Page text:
The first thing that Sam and I did when we arrived in Warsaw was eat pierogi at a local pub. This is the one Polish dish we had been fantasizing about ever since we decided to travel to Poland, and it was a nice little introduction to Polish cuisine.
Coming from Canada, we’re used to buying pierogi at the supermarket (that was my go to dish during the winter months when I was back in university!), however, I have to say they pale in comparison to what you’ll find here in Poland.
For starters, there is so much variety! I’m used to the cheese-filled pierogi, but the menus in Warsaw offered a myriad of possibilities including beef and onions, potato and cheese, mushrooms, sauerkraut, and even sweet pierogi stuffed with blueberries and strawberries for dessert.
The savoury ones were served with chunks of fried bacon and sour cream, and the sweet ones, well, they too were served with sour cream. Some were boiled, while others were boiled and then pan-fried. And now let me tell you about the sizes; the first time that I sat down at a restaurant and only received 5 pierogi on my plate I thought, “Hmm, well this isn’t going to be enough food,” but I honestly struggled to finish everything on my plate. That’s how plump and filling they are!
With such a big love for pierogi, you can imagine how excited I was to take a cooking class where I would learn the art of making these tasty dumplings. On the morning of our class, we met Michal from Polish Your Cooking, a young chef who has studied the culinary arts around the world and who also is an avid traveller! Not only was he a great teacher while Sam and I clumsily maneuvered our way around the kitchen, but it was also really fun being able to swap travel stories and compare our travel experiences in places like Chiang Mai and Luang Prabang.
Our first order of business was to eat, because no chef should enter the kitchen hungry. Michal and his team had laid out a spread of breads, meats, cheeses, vegetables, and pickled herring, so we happily ate a second breakfast. (I’m a bit of a Hobbit that way.)
Once we’d had our fill, it was time to start cooking, so we made our way over to the kitchen. We first worked on the dough for the dumplings, and once that was ready we set that aside and got to work on the fillings.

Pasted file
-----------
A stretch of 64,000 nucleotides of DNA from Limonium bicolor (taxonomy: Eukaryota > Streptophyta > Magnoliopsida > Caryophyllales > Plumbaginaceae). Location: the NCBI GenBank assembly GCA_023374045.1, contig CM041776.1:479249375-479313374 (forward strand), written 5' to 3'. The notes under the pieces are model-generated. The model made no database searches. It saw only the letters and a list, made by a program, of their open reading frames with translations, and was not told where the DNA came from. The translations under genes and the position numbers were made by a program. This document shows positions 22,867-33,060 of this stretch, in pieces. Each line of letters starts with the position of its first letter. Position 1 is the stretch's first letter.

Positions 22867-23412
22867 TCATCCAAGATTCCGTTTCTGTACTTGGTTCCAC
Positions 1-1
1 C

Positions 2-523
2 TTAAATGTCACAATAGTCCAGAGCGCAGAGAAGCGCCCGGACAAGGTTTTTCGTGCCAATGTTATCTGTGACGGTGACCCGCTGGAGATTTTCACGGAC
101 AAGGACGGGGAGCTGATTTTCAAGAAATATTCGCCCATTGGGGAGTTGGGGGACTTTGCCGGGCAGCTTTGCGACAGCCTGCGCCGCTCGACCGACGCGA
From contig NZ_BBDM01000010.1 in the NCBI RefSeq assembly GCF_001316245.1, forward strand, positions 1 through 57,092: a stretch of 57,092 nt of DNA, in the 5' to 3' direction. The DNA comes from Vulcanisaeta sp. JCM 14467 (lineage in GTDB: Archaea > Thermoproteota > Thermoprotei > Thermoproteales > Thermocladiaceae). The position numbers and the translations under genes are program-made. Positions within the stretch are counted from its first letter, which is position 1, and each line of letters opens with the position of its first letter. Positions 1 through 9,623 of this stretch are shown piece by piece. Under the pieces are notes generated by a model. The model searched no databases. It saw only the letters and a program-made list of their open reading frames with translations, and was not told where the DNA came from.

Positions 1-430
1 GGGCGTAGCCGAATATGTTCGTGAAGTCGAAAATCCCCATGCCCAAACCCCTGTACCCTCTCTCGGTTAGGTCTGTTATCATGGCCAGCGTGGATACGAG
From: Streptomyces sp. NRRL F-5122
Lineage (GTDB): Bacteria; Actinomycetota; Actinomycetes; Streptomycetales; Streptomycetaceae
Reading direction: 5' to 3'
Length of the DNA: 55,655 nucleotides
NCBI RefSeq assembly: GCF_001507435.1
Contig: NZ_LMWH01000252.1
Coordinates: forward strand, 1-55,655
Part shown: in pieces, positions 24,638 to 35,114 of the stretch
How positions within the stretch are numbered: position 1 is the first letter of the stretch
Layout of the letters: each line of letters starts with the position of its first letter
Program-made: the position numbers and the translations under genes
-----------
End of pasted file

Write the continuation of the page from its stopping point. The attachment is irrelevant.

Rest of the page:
We had 3 different fillings during our lesson: two savoury ones, and a sweet one. For the savoury fillings, we prepared one batch with ground beef and onions, and a second batch with cheese and potatoes. We also learned how to carefully close the pierogi so that the filling wouldn’t leak once they are boiled.
In many ways making pierogi reminded me of all the long Saturdays I’ve spent in the kitchen folding empanadas whenever I’m home, and apparently that’s how it’s also done in Poland. Michal was telling us that it’s a bit of a family tradition to spend your weekend making the dough and then folding 200 pierogi to last you a while. It’s funny how some family traditions are the same around the globe.
After folding the savoury pierogi, it was time to get started on dessert. For this we chopped up strawberries, though in theory you could use just about any fruit that’s in season. Once we had placed the fruit in the middle of the dumplings, we sprinkled them with a pinch of brown sugar and vanilla infused white sugar. We also added a bit of cinnamon once they were cooked, and they were delicious!
And then it was time for the best part – EATING! The funny thing is that even though it took us almost 3 hours to prepare all the food, we devoured it in a matter of minutes. I guess all that hard work helped build our appetite!
Cooking Class Details
We took this cooking class with Michal who runs Polish Your Cooking. The class lasts around 3.5 – 4 hours and it costs 48 Euros per person or 199 Polish Zloty. This includes: a welcome buffet with starters, the cooking lesson, a delicious lunch where we sampled our own creations, a spread of traditional desserts, our own aprons and cooking spoons to take back home, and a certificate that stated we completed the “Pierogi Grandma Style Course” which means we can cook at “pretty much the world-championship level”. I’m glad he was so confident in our abilities!
Have you ever tried making pierogi from scratch?